Bongofish
October 19, 2019, 09:19:42 AM *
Welcome, Guest. Please login or register.

Login with username, password and session length
News: You can attach photos hosted by the forum rather than using an external image hosting site, this means they will stay forever and not disappear after a year or two.
 
   Home   Help Search Login Register  
Pages: [1]
  Print  
Author Topic: Hey..  (Read 5497 times)
keyshi
New Poster
*
Posts: 2


View Profile
« on: December 21, 2006, 07:52:19 AM »

Hey, im looking to make my own Cintiq but im just wondering, what are some "good" 9x12 Tablets? im trying to get one used to save some money so far iv been leaning towards Wacom intuos ones, but they are a tad pricey and are hard to find(used).

so just wondering, what are some brands that work good? I would like pressure sensitivity and its for drawing, so an acceptable amount of accuracy also. thanks alot, i look forward to posting my build soon I hope Tongue
Logged
SchwarzerPrinz
Jr. Member
**
Posts: 52


View Profile WWW
« Reply #1 on: December 21, 2006, 01:50:52 PM »

Hello there!

Check this one: Aiptek Hyper Pen 12000U
12'' x 9'' drawing area and they are sold frequently as used items on ebay. I've ordered one of these myself, but i can't tell you how good these are compared to Wacom tablets. Maybe some people around here have some experience with both Wacom and Aiptek tablets?
Logged

Drewid
Administrator
Hero Member
*****
Posts: 2290


wielder of electric crayons


View Profile
« Reply #2 on: December 21, 2006, 03:02:27 PM »

Must be possible to find specs for pressure levels and resolution. Not that that will tell you very much about how it feels.
Logged

Games work site:  Drewnorthcott.co.uk
Personal site: Bongofish.co.uk
SchwarzerPrinz
Jr. Member
**
Posts: 52


View Profile WWW
« Reply #3 on: December 21, 2006, 04:31:52 PM »

I gathered some information from the official websites:
ManufacturerAiptek Wacom
ProductHyper Pen 12000UIntuos 3 9x12
Active Area12'' x 9''12'' x 9''
Pressure Levels5121024
Resolution3048 lpi5080 lpi
Accuracy0.02''0.01''
Max. height0.31''No official data, Drew's (not the same product, but same product group) manages 0.35''
Price79.99$ refurbished with 11 months of warranty449.95$ new
Now first of all you see at once that the Hyper Pen is outclassed by the Intuos: Higher resolution, double pressure levels and double pen accuracy. The main question is: How good are you at drawing stuff, respectively are you going to use that board for work or for fun? To speak for myself, i'm going for fun and chose a used Hyper Pen at Ebay.

Drew has proven that you can get a Wacom 12 x 12 board for free. It might be tricky to do that trick again, but generally you can get things at market places a) fast, b) in good condition or c) cheap; and in most cases you can only match two of these. So take your time and you might find a good Wacom board at a reasonable price.
Logged

Drewid
Administrator
Hero Member
*****
Posts: 2290


wielder of electric crayons


View Profile
« Reply #4 on: December 21, 2006, 05:20:26 PM »

BUT that aiptek beats my 12x12 on both res and pressure levels, and it's not just the data coming out that matters but how the drivers handle it.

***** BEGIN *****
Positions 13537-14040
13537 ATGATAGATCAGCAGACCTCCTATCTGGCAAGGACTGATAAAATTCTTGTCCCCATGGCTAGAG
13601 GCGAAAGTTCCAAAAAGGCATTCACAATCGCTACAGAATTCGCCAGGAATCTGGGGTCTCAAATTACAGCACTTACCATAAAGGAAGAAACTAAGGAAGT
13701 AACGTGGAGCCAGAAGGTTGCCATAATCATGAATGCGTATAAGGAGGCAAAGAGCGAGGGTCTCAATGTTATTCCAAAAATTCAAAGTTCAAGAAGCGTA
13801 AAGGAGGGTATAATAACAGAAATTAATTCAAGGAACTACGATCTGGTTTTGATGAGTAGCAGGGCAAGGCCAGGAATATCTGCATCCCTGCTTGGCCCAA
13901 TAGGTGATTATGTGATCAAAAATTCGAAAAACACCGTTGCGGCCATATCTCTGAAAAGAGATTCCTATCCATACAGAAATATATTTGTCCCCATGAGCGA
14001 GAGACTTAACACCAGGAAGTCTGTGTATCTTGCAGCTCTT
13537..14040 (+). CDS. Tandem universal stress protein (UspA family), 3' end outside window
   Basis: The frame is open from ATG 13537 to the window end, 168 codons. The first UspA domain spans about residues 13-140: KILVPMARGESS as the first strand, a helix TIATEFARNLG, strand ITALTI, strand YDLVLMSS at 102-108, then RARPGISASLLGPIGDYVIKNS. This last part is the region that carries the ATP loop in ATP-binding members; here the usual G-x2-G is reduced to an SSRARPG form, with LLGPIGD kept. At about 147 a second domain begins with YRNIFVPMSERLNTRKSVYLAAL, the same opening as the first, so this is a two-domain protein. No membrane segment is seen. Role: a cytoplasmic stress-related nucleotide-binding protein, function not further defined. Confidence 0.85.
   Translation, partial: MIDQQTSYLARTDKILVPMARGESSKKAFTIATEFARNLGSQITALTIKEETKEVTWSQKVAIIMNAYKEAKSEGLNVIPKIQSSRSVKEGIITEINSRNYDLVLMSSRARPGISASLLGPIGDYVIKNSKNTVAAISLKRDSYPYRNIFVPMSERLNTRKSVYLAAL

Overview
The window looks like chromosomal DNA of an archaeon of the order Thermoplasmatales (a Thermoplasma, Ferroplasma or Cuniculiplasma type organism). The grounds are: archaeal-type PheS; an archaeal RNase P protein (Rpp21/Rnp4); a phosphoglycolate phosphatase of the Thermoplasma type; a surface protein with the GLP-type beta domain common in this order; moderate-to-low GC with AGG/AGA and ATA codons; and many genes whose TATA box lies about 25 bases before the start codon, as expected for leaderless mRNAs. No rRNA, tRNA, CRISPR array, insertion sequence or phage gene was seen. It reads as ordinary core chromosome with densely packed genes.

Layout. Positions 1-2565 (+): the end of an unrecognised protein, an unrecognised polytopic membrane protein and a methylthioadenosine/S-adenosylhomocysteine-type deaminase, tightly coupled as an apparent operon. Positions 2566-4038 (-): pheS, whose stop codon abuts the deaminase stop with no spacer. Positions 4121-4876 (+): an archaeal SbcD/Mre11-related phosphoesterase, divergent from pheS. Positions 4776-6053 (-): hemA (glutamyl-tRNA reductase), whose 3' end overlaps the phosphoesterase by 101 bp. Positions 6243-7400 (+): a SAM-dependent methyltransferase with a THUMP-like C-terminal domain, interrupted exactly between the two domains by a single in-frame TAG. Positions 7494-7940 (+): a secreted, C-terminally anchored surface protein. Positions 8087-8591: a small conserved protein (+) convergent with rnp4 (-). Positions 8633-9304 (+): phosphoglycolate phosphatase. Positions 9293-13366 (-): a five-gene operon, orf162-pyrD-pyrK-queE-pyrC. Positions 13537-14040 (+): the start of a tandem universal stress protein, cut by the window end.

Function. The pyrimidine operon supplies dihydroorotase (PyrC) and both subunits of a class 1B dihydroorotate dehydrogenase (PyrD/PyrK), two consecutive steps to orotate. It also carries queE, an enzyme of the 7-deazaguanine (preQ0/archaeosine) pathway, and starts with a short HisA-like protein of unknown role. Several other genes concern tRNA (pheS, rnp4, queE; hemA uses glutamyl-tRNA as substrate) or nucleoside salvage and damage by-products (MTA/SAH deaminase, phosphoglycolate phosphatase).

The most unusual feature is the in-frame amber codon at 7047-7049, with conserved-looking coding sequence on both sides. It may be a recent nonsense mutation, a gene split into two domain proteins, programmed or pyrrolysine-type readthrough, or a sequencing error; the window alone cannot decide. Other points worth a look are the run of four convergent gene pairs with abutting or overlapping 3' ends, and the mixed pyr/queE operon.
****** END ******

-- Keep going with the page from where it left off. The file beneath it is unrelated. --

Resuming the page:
soooooo.   There's no real way of caomaping tablets except by trying it.
Logged

Games work site:  Drewnorthcott.co.uk
Personal site: Bongofish.co.uk
SchwarzerPrinz
Jr. Member
**
Posts: 52


View Profile WWW
« Reply #5 on: December 21, 2006, 05:27:48 PM »

 Huh

Which board do you own, then? Thought it was an Intuos?
Logged

Drewid
Administrator
Hero Member
*****
Posts: 2290


wielder of electric crayons


View Profile
« Reply #6 on: December 21, 2006, 05:28:48 PM »

yep but it's a 1 not a 3.


well I think it's the same as a 1.  it's an ultrapad2/artpad/digitizer2
Logged

Games work site:  Drewnorthcott.co.uk
Personal site: Bongofish.co.uk
nathansmith
Jr. Member
**
Posts: 35


View Profile
« Reply #7 on: December 21, 2006, 09:03:55 PM »

Actually, the price is $99 refurbished with a 1 month warranty. A longer warranty costs additional money.

I also purchased an Aiptek hyperpen 12000U direct from Aiptek and it just arrived last night. So far, I have mixed feelings about it. I've never used a tablet before, so I don't really have anything to compare it to. I, like SchwarzerPrinz, am planning on using my hybrid for fun, so I suppose that the issues aren't a huge deal, but it would be nice if they didn't exist. Here's what I've discovered so far:

  • The software that comes with the tablet is pretty hoakey. The installer and everything around the driver CD seem as though they were written in the late 90's. It just leaves an impression of 'cheap'.
  • The tablet draws straight horizontal and vertical lines, but diagonal lines may have some wiggles in them (see attached image), even when using a non-metalic straight edge.
  • The documentation that comes with the tablet is written in terrible English.
  • The devices don't have pen IDs as with Wacom. Every pen is the same and you can't assign one pen to be a paintbrush and another to be a pencil.
  • Pens are kind of chunky and require a AAA battery, though the battery is supposed to last ~ 1 year.

Now, the good: